Saturday – December 10, 2016
Wisconsin's Technical Colleges are 'educational bright spot' in workforce report
The State of Working Wisconsin 2008 report documents economic growth in Wisconsin as "soft" resulting from job losses, higher unemployment and declining median incomes, but credits Wisconsin’s Technical Colleges for impacting the state’s workforce.
The Center on Wisconsin Strategy (COWS) report indicates, ". . . Wisconsin’s associate degrees, especially our occupational associate degrees, offer a very strong pay-off for the workers who hold them."
According to the report, Wisconsin’s residents who hold occupational associate degrees from Wisconsin’s Technical Colleges have stronger earnings than their national counterparts, with a median income of $18.18 per hour. This is $1 higher than the national median and $2 more than it was two years prior.
"The economic and social contributions the technical colleges make to our state are immense. You can’t overstate the impact the colleges have on both personal earnings and the state’s economy. This is a critical point when considering where to invest our state’s limited dollars to get the best return," said Brent Smith, president of the Wisconsin Technical College System Board.
The report also touts ten percent of Wisconsin’s workforce holds an occupational associate degree, which is twice the national average and third nationally.
"Wisconsin’s reputation continues as having one of the premiere technical college systems in the country," said Dan Clancy, president of the Wisconsin Technical College System. "Wisconsin’s transition into a high-tech economy extends the demand for occupational associate degrees," Clancy said.
According to the report, there is a wealth of untapped potential in our state. The report cites a skilled worker shortage for many industries with a high number of individuals on the economic sidelines, neither engaged in education nor adequately skilled to fill these high-wage jobs. Earning potential can be dramatic in these industries, as occupational associate degree holders in Wisconsin earn 23 percent more than workers who ended their education with high school.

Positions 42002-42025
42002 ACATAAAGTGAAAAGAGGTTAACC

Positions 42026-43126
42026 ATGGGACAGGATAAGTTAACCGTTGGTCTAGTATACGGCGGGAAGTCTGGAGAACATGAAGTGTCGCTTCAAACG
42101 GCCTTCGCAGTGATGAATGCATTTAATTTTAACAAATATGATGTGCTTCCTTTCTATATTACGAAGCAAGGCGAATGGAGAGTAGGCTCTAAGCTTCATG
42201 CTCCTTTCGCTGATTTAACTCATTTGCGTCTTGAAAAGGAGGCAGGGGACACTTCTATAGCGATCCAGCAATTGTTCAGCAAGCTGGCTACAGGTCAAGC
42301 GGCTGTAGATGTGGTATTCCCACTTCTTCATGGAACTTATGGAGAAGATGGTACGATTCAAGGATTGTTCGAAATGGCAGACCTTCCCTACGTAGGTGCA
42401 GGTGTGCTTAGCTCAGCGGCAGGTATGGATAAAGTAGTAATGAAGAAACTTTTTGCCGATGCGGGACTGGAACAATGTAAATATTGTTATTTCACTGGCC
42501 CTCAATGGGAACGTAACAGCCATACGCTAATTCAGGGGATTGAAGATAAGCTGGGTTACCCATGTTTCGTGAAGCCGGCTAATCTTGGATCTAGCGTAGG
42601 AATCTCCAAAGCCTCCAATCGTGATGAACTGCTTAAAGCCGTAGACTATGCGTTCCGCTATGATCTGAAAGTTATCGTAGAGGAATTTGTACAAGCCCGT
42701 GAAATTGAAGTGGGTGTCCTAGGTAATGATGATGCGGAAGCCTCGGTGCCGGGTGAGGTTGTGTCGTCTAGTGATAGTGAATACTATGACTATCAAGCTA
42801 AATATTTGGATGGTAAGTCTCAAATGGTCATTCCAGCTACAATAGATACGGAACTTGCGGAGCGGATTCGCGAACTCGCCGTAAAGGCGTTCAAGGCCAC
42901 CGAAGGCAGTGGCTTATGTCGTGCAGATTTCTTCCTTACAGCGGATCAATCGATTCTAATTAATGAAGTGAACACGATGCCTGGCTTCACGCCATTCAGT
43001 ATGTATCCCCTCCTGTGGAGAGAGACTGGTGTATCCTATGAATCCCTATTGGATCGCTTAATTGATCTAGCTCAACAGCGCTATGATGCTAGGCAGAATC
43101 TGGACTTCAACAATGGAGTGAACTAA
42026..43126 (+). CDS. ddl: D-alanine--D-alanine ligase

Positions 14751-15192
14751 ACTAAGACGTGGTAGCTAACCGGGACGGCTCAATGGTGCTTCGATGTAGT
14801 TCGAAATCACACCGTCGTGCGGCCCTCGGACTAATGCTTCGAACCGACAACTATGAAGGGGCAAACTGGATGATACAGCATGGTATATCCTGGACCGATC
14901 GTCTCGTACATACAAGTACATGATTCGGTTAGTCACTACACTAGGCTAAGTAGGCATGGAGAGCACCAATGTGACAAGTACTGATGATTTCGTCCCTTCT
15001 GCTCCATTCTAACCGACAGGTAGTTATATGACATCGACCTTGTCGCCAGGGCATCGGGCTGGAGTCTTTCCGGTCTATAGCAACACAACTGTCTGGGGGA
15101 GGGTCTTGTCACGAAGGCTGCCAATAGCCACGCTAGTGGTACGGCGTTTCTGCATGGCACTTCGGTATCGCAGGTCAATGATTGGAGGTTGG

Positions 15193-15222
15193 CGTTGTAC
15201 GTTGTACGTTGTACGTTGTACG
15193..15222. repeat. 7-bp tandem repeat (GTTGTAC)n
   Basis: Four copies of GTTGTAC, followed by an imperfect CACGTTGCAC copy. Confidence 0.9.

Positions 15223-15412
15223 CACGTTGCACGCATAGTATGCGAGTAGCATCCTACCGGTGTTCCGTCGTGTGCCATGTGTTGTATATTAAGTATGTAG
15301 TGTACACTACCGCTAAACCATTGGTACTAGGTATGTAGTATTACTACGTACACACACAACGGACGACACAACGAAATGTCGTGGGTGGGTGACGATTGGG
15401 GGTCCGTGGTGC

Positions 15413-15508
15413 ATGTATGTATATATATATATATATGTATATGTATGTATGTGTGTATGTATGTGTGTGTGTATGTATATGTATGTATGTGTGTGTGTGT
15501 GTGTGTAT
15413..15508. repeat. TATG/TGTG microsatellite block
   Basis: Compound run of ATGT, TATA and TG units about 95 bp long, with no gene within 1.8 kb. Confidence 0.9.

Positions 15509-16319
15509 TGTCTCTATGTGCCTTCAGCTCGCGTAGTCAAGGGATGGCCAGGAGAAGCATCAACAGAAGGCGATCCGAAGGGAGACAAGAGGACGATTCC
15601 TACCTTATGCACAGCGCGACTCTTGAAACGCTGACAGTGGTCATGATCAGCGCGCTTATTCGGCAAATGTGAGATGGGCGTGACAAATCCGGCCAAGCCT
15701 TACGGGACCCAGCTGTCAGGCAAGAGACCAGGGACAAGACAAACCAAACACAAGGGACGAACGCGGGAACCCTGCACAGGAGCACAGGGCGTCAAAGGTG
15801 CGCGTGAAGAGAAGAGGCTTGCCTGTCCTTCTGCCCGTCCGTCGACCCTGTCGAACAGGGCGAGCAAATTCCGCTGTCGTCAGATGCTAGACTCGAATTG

MATC’s Graduate Report 2008, a survey of students who received associate degrees and technical diplomas in 2008, revealed that 81% were employed. The average annual starting salary for students who received an associate degree was $35,582.30, while those who earned a technical diploma reported an average annual starting salary of $28,904.98.
"MATC graduates are sought after," said MATC President Darnell E. Cole. "They bring job-ready skills to their chosen fields and hit the ground running. Local employers continually look to MATC graduates to fill their need for technical professionals. Our degree and diploma programs offer the skills and training local businesses demand."
The Wisconsin Technical College System has 16 technical college districts throughout Wisconsin, which offer more than 300 programs awarding two-year associate degrees, one and two year technical diplomas, and short-term technical diplomas. In addition, the System is the major provider of customized training and technical assistance to Wisconsin’s business and industry community. More than half of all adults in Wisconsin have accessed the technical colleges for education and training. Find more about educational programs at www.witechcolleges.org.
The COWS report can be found at www.cows.org/soww.